I'm sat here watching the BBC Coverage of the Centenary of the start of The Battle of The Somme, which was the bloodiest battle in all of British Military history. The bloody battle saw 19,240 killed on the first day. It was the most significant battle of the First World War. It lasted 141 days and saw 1 million men killed and injured.
Sometimes in life we have to put everything aside, not put too much focus on material things and instead remember the sacrifice laid down by so many men (and in some cases boys) so we could have the freedom we take for granted today.
There are many remembrance services taking place today, each taking time to remember, in their own way, the sacrifice made by so many. You may not have gone to any, but I think it's important to remember, in your own way, the men who died for our freedom. You don't have to do anything special, perhaps just take five minutes to quietly mourn and remember.
In life, it can be very hectic and we can often forget our own history and how important the sacrifice was which was made by our great grandfathers, grandfathers, fathers, brothers and uncles. So many men were killed throughout this whole campaign that almost every family in France, Germany and England are still affected today. In some cases, whole streets lost their husbands and sons. Just think about that for a minute. Can you imagine waking up and realising that every house in your street had lost a loved one? Thankfully today we don't have to suffer such loses from wars.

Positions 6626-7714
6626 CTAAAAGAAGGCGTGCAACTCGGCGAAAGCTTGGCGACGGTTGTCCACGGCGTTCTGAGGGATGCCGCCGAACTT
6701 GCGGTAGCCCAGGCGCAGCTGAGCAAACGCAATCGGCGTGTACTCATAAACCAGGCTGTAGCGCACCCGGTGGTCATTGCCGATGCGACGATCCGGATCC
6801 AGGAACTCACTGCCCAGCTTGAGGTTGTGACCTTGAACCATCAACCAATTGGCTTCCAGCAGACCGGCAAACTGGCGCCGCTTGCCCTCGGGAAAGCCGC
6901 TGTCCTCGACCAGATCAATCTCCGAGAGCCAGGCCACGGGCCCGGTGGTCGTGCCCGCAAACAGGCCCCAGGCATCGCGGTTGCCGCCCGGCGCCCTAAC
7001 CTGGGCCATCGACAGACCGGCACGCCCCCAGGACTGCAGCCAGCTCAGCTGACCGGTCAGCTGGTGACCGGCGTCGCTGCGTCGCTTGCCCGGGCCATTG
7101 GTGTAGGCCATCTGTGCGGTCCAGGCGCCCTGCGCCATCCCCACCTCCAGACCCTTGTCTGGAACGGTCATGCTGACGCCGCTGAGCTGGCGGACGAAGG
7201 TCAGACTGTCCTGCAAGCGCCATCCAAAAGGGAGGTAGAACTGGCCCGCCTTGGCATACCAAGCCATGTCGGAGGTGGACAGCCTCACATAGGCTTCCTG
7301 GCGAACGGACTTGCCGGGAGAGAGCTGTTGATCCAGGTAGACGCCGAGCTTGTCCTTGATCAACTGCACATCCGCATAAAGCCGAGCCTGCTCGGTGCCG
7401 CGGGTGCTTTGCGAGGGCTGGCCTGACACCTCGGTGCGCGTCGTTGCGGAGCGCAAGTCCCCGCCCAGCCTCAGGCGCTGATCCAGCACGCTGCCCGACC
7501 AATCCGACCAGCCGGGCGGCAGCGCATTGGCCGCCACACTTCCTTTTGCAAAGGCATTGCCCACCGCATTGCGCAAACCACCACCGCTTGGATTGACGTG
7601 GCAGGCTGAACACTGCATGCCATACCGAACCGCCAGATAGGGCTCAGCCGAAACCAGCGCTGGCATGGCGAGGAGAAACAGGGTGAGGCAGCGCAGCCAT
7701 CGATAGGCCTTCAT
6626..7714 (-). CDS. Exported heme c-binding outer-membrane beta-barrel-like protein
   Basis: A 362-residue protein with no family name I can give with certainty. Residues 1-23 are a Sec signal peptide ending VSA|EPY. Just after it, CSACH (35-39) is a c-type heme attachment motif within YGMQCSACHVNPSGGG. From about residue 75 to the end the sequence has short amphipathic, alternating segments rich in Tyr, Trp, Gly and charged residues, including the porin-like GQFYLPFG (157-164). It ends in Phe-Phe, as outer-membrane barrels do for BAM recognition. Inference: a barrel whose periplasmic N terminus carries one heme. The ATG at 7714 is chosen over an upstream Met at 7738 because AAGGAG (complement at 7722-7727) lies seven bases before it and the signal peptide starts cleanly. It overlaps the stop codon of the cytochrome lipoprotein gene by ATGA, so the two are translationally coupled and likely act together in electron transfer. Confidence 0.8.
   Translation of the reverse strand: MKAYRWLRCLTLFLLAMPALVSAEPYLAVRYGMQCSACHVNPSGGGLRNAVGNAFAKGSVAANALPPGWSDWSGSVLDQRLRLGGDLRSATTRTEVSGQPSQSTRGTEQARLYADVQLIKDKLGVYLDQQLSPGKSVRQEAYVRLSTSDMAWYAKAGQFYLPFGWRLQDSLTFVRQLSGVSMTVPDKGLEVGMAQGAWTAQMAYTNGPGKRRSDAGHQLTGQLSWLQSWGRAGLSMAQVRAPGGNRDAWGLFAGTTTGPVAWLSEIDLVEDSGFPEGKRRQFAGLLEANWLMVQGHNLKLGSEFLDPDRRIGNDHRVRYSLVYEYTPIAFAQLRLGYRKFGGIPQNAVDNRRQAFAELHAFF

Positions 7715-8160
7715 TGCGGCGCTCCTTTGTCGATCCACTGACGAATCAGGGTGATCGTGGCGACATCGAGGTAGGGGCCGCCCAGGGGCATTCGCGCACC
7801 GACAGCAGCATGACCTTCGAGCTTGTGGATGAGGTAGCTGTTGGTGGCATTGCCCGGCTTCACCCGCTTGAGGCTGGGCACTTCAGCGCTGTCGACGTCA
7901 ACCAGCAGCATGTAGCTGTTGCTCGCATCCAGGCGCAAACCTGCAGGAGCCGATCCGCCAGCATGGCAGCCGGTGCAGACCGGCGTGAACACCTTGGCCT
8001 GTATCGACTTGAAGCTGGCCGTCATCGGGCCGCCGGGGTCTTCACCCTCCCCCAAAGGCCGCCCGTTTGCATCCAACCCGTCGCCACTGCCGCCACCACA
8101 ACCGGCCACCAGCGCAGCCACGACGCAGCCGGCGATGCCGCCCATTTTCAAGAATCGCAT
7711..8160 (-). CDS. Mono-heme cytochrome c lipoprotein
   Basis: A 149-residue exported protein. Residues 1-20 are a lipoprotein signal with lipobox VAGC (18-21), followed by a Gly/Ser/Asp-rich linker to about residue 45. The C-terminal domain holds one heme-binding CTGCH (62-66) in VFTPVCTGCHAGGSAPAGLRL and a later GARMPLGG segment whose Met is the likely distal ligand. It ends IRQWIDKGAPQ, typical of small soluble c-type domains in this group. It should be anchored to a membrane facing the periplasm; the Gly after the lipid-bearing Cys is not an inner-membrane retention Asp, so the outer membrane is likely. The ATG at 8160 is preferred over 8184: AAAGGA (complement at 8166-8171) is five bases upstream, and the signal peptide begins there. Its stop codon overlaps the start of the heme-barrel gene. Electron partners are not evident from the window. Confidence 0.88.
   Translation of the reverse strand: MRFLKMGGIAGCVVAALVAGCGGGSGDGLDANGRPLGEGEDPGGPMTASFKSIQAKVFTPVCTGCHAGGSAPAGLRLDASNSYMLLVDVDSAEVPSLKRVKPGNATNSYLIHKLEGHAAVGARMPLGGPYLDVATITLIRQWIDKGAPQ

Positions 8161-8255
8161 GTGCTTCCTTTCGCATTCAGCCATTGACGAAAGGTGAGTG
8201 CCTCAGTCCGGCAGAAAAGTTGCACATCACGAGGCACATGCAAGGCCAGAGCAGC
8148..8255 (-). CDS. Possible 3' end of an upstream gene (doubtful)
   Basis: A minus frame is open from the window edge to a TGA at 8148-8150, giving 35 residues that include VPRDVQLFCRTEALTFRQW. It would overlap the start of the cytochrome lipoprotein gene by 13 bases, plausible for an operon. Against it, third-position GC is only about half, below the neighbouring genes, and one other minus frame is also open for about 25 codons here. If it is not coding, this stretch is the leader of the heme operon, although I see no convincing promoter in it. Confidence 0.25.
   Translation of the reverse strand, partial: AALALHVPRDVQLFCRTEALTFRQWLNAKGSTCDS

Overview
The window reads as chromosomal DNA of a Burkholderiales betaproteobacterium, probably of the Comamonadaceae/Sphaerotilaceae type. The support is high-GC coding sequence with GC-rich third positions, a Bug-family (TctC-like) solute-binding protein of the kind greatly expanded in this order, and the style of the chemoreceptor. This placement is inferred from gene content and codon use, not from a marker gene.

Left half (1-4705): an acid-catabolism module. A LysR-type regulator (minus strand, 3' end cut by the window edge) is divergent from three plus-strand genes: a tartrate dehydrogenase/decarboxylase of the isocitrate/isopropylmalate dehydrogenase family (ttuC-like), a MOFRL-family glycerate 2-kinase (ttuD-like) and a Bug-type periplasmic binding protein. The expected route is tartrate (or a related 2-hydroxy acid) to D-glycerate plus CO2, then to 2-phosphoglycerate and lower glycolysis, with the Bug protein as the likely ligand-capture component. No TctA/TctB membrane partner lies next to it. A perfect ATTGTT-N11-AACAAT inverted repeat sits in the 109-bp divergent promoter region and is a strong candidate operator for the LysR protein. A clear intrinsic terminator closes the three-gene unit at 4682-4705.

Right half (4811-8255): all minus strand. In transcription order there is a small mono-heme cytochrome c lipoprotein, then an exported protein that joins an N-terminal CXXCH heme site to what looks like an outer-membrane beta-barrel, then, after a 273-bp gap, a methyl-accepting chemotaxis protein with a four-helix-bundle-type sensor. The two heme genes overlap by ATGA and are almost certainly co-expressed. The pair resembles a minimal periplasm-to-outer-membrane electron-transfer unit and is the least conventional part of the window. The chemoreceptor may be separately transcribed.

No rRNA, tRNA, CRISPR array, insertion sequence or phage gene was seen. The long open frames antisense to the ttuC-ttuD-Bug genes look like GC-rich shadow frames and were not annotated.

All these men were incredibly brave, going over the top into 'No Man's Land' knowing they wouldn't survive. The Germans were relentless in their attacks on allied forces and as each day went by, thousands more men were killed and injured. Imagine for a moment just how horrifying it must have been, being forced 'over the top' hearing the screams of your fellow comrades as they were mercilessly gunned down. Absolutely awful.
We must take time to remember what happened, the sacrifice they made and the conditions they lived in. I'll leave you with the poem 'Flanders In The Fields.'